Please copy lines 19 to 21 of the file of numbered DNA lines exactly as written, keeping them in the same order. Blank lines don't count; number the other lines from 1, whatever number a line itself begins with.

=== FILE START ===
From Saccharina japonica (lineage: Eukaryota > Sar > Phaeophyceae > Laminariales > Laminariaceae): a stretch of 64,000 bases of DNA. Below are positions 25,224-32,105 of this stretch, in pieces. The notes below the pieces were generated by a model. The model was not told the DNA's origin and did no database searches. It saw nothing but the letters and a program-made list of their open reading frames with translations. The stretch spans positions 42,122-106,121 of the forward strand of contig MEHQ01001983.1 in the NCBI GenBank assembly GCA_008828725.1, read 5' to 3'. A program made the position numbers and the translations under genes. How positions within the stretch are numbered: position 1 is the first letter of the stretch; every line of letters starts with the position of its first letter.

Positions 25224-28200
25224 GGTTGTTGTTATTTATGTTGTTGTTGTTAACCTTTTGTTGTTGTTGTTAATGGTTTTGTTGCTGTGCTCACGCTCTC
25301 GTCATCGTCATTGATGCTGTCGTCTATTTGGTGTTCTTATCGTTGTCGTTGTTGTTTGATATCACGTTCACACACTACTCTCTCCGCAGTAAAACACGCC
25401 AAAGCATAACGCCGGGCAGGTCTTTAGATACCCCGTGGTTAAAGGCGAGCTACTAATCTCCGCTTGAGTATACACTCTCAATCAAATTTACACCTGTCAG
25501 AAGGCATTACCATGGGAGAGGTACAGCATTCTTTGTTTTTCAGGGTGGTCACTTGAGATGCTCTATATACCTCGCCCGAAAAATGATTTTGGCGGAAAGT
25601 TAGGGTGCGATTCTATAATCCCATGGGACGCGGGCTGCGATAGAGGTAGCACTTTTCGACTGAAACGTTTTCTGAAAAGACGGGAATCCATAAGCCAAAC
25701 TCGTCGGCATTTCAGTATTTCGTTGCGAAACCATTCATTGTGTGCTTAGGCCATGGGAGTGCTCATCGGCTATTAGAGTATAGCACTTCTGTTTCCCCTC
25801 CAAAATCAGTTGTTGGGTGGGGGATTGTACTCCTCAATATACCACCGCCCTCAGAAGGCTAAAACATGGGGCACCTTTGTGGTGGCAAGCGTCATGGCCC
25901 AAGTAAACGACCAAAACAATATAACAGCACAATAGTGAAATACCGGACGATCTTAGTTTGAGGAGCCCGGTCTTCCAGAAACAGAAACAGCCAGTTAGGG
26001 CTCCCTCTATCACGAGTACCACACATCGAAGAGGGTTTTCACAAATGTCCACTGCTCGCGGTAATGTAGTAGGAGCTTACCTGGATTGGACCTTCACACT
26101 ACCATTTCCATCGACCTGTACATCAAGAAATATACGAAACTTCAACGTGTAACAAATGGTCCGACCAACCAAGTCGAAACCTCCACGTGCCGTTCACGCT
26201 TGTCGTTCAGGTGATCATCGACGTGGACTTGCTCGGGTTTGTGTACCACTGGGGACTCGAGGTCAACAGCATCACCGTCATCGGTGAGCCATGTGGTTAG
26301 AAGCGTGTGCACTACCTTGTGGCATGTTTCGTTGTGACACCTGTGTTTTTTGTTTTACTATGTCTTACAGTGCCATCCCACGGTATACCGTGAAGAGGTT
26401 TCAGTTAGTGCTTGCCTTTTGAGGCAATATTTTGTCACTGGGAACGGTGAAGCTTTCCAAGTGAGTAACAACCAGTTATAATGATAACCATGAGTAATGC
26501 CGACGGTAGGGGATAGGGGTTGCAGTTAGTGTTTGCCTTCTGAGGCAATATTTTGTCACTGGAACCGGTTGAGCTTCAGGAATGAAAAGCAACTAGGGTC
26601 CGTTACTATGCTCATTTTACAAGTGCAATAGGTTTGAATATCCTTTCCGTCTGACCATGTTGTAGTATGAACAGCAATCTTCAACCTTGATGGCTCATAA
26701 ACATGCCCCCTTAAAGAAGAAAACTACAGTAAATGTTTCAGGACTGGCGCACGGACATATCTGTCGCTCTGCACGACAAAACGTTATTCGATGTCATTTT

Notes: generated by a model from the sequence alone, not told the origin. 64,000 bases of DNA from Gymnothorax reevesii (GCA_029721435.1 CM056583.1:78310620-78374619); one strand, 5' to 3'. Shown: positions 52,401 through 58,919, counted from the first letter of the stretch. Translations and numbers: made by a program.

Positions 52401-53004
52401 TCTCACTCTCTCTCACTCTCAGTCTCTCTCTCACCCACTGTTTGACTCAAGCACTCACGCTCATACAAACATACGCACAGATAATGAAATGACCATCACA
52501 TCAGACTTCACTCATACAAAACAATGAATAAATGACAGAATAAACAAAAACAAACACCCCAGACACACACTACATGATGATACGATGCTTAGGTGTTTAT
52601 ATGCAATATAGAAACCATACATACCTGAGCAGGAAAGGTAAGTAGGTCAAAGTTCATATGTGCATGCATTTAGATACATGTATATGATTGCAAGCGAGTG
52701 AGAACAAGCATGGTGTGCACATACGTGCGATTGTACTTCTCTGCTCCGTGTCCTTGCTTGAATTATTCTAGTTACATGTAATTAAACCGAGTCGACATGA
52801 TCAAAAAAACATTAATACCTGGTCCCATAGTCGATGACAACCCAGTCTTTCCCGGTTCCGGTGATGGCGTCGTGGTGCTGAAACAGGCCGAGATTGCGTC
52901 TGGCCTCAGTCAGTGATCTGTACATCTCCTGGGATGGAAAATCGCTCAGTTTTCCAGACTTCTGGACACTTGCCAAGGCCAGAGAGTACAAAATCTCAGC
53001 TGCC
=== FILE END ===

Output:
Notes: generated by a model from the sequence alone, not told the origin. 64,000 bases of DNA from Gymnothorax reevesii (GCA_029721435.1 CM056583.1:78310620-78374619); one strand, 5' to 3'. Shown: positions 52,401 through 58,919, counted from the first letter of the stretch. Translations and numbers: made by a program.

Positions 52401-53004
52401 TCTCACTCTCTCTCACTCTCAGTCTCTCTCTCACCCACTGTTTGACTCAAGCACTCACGCTCATACAAACATACGCACAGATAATGAAATGACCATCACA